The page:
PLANS to move and expand a doctors’ surgery are being considered by the Department of Health.
Havant MP Alan Mak is hoping to finally end the 10-year deadlock on plans for an expanded clinic at the old Victoria Cottage Hospital site in Emsworth.
The Emsworth Surgery hopes to move into a new building on the site.
Mr Mak has been lobbying Lord Prior, the health minister responsible for NHS Property Services, over the £4.4m scheme.
Following the meeting in Westminster, Mr Mak says he is ‘delighted’ that Lord Prior is taking an interest in the project.
He said: ‘I’m working hard to get the Emsworth surgery move back on track, both locally and in Westminster.
‘After being elected I made sure this was one of my top priorities and I have been lobbying government ministers hard to make sure that construction can begin as soon as possible.’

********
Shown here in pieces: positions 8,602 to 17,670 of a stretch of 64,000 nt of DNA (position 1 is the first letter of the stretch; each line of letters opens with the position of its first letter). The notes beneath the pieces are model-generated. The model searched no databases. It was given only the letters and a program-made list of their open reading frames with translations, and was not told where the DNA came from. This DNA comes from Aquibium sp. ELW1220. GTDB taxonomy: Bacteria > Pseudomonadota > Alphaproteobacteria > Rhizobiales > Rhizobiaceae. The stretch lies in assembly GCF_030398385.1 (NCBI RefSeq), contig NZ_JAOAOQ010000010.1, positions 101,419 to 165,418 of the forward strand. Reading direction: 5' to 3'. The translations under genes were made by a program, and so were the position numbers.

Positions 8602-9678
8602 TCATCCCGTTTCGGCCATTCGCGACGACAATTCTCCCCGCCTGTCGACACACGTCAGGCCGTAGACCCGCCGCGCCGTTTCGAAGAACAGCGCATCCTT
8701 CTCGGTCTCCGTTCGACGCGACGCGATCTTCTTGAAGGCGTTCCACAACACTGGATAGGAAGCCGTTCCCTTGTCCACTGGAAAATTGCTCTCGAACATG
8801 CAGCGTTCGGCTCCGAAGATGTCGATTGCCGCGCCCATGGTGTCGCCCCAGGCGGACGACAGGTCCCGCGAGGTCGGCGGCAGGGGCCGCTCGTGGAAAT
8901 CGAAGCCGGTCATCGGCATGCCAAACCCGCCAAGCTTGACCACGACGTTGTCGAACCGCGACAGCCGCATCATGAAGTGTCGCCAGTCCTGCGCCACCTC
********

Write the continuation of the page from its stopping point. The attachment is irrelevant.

Mr Mak’s meeting with Lord Prior follows the submission of a £4.4m capital funding bid, as well as meetings with doctors, councillors and NHS bosses earlier this year.
The drawing of an outline design has already been granted, while a feasibility study for the wider site is due for completion by the end of the month.
Rents and service charge levels are yet to be agreed between the surgery and NHS Property Services.
Mr Mak continued: ‘Much work is needed to be done and although very positive signs have been emerging in recent weeks I will continue my efforts until the funds are secured.’
Lord Prior, who has called Mr Mak ‘a strong voice for Emsworth and his constituency in Westminster’, will meet the Havant MP again in October to review progress.
He said: ‘I can assure local residents that the Department of Health has this project for a new Emsworth surgery building firmly on its radar and I’ll continue working with Alan as the project progresses.’
The project has become a top priority for South Eastern Hampshire’s Clinical Commissioning Group.
Lisa Medway, from the CCG, said: ‘I am pleased that Lord Prior has this development on his agenda. The CCG is working hard to support the Emsworth practice to build a new surgery and progress continues to be made.’